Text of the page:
Thursday, September 15, 2011

Reitaisai Annual Festival Dancing

I resist taking the Moose and Mule out in the evening- they get squirrelly and difficult to manage as the night progresses. Though I had committed to going to the Reitaisai annual festival at the 800 year old Tsurugaoka Hachimangu, I debated internally as to the sanity of my decision. The plan was to watch an evening dance presentation of Nihon Buyo. However, my doubts were short-lived with the thrill of being out in the evening, seeing the sensei and other classmates, and having the opportunity to take photos. We arrived early so the munsters ran up the steps to the shrine to say their prayers and then settled down to await the start. The Moose's classmate, Rui, and his classmate's mother, Kato-san, were to perform.

The event was fantastic. The music was recorded though I did wonder what it would have been like to see this dance with live music with its discordant vocals and the plucky Japanese instrumentation- eerie and yet moving even in a recording. My camera work does not do justice to the mood, music, color, and feel of the evening. It's in these moments that I forgive Japan for it's few faults- the crowds, the swarms, the small spaces for which too many of us have to fit. Here, the beauty of color and the painstaking dedication to movement and subtlety reign as well as the preservation of the cultural inheritance that roots modern life in Japan. See my Youtube videos of their performances at the bottom.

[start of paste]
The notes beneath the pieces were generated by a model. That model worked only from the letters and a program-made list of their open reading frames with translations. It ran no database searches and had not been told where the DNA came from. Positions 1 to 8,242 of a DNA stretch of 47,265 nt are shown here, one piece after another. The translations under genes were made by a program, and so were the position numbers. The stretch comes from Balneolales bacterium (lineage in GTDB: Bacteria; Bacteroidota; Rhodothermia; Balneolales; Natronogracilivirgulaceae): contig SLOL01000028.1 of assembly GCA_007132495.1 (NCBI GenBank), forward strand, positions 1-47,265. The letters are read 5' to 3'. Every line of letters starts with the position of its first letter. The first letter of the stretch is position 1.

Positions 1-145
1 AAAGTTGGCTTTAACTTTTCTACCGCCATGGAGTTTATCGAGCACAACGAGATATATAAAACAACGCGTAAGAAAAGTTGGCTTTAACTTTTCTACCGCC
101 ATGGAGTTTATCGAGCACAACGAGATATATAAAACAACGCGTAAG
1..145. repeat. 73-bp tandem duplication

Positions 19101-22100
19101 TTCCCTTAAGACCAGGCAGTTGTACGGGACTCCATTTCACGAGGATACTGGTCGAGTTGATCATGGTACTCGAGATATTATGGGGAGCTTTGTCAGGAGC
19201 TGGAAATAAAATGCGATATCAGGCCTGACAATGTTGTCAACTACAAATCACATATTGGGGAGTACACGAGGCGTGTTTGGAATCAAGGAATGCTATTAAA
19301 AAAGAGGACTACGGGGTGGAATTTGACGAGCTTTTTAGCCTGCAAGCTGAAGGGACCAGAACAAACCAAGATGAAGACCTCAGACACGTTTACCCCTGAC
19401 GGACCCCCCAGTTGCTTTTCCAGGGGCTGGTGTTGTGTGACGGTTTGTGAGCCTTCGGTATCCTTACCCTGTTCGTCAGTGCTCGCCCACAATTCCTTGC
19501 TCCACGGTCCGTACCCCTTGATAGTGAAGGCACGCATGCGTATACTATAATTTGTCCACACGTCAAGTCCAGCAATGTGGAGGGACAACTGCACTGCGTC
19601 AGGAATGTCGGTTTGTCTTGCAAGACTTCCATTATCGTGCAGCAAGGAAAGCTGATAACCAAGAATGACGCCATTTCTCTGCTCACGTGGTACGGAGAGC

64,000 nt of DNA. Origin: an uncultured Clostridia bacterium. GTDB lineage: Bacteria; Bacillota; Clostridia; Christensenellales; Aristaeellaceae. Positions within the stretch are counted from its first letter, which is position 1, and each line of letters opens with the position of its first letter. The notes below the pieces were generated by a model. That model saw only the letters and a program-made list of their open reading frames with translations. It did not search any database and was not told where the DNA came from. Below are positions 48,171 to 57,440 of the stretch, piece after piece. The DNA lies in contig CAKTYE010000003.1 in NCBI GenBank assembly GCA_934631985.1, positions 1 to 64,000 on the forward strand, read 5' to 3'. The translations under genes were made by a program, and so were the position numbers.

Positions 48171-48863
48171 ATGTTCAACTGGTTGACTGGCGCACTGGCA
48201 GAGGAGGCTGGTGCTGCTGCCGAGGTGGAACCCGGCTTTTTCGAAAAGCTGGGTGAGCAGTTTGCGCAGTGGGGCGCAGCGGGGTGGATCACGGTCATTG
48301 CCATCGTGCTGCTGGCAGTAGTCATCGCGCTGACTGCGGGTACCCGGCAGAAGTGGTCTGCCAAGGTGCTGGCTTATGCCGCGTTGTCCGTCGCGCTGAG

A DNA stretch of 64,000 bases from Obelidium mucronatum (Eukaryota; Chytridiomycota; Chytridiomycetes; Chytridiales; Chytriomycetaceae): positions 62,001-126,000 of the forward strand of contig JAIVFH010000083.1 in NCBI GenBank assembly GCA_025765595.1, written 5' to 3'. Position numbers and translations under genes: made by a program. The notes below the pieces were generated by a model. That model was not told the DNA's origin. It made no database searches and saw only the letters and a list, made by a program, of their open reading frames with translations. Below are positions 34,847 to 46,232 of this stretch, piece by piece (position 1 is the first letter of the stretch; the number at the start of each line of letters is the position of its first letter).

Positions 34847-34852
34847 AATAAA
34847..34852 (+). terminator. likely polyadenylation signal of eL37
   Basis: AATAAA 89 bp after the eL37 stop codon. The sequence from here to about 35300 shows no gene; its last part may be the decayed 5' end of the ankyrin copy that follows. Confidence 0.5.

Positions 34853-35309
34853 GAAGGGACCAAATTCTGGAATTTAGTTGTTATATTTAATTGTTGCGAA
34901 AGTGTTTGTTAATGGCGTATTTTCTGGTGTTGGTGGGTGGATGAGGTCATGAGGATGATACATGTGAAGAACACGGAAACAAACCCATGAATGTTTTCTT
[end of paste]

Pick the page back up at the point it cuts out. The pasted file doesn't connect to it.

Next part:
Kato san explained that the Japanese dance is called Nihon Buyo. Her performance is titled Yudachi "Rain Shower" which is based on a true story of a girl, a maid, dancing in the rain who falls in love with a man of higher status, the lord. Their relationship is prohibited, and she is sorrowful.
The Moose's first grade classmate performs on stage
Sensei and classmates awaiting the performance start- hear the drums?
Coming off stage- note the big smile!
His mother backstage awaiting her performance
A view of the stage at the base of Hachimangu
The finale performance


  1. Hello!
    I'm Rui's aunt.
    Kazuko told me about your blog.
    Thank you for posting Rui's dancing cause I couldn't make it to come.


  2. I am honored to share the moment. Rui's performance reflected practice and he was clearly proud to have done it- I loved the smile as he came off stage!


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